The character of a good wife is here illustrated by its practical operation. The way to test the correctness of a theory, is by its practice. This is represented as a happy and prosperous family. This is the influence that a wise and good woman would have on the interests and happiness of a family, under the most favourable circumstances. That many women would not approximate to such a character, under any circumstances, we readily admit. But that many would in a good degree approximate to this character, who are now passive drones, if they were placed in the favourable circumstances here represented, we have not the least doubt. The popular theory of the relative standing of the sexes, particularly in the marriage relation, lies like an incubus on woman's energies, and inflates the other sex with pride and self-sufficiency. It is the general opinion that woman, on her marriage, alienates many of her rights, and that they are merged in the husband. Now, woman can no more alienate

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her rights than man can his, because the duties they impose are unchangeable. She is always held responsible to God as an individual, the same as she was before marriage. Marriage creates new duties, but obliterates none, consequently, she cannot alienate any of her rights. She may suspend the exercise of some of her rights, or exercise the right in another way. Several of the rights which this virtuous woman, whom we have had under consideration, has exercised, are among the rights which woman is supposed to alienate by the marriage contract.

We have summoned a host of witnesses from the unerring standard to give testimony on this question, and they all agree that husband and wife are equally responsible to God for the same moral duties, in the marriage relation; consequently, when their duties are the same, their right must also be the same. We might here rest the case. No obedience which the wife owes the husband, can contravene these statutes of heaven. God's moral precepts are like the natural planets, each revolving in its own orbit, without coming into collision. Woman is to be judged by the same law as man. “For I was an hungered, and ye gave me meat: I was thirsty, and ye gave me drink: I was a stranger, and ye took me in: naked, and ye clothed me: I was sick, and ye visited me: I was in prison, and ye came unto me.” Matt. xxv. 35, 36. And that these duties are particularly incumbent on woman, is seen from 1 Tim. i. 10. These are family duties, and demonstrate that a wife, as one of the heads of a family, has liberty to perform these duties, without let or hinderance. We cannot serve two masters. We are aware that there are objections urged against this theory, which are supposed to be unanswerable. We propose to consider them in the succeeding chapter.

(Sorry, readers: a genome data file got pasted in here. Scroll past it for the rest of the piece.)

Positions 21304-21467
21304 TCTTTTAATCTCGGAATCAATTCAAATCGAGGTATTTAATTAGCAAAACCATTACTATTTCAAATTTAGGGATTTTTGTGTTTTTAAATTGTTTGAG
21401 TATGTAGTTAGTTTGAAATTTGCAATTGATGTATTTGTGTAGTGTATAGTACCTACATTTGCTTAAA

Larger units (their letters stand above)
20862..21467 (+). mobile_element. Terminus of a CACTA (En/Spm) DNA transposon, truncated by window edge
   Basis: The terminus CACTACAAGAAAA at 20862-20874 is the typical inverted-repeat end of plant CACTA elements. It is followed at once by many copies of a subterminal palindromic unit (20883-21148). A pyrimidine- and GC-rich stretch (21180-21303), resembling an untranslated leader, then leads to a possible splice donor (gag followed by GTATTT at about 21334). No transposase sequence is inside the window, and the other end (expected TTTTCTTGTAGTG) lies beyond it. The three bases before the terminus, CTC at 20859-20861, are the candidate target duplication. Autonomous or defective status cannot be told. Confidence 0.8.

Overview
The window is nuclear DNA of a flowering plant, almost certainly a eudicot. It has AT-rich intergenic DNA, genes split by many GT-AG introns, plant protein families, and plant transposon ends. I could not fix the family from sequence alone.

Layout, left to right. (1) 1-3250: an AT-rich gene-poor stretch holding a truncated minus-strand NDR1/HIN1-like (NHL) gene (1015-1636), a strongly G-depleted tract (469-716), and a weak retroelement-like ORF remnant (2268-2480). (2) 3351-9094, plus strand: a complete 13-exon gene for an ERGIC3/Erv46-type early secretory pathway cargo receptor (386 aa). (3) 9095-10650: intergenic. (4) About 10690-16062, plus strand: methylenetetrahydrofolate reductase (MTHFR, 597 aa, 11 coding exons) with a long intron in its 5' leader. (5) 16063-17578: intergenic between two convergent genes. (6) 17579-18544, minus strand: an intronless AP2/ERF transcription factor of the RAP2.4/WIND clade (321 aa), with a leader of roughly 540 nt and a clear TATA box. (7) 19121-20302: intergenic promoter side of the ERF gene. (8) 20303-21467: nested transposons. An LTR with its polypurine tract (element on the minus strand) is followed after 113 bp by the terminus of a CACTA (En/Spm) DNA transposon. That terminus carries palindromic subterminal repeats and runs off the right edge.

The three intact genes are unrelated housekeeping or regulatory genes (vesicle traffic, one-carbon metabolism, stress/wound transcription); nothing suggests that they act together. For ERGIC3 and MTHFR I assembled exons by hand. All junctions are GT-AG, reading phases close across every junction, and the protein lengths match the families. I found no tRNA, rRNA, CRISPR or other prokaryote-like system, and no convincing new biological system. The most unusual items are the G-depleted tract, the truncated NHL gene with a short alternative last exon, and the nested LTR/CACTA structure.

From the testimony we have adduced on the question under consideration, our position is, that husband and wife, united, constitute the heads and governors of the family, and that God has made them equally responsible for all moral duties belonging to persons standing in that relation; and as they have equal responsibilities, they have equal rights. And that neither can nullify the lawful acts of his associate. When we speak of a law, we mean the law of God, and not the law of man's device. If the husband has the authority

to nullify the wife's acts, it cannot be said she has any authority at all. He can no more nullify the command of God to obey the mother, than she can nullify the command to obey the father, provided the command is lawful. The commandments of God are not to be nullified by the traditions of men. Husband and wife, each contributing what amount of knowledge they are in possession of, for the good of the familyor either waiving their opinion, for their companion's good to edification, “for even Christ pleased not himself.” And “let the husband care for the things of the world, how he may please his wife, and in like manner the wife the husband. And let the wife see, that she reverence her husband,” and manifest it, by showing a due respect for his opinions; and in like manner let the husband see that he honours the wife.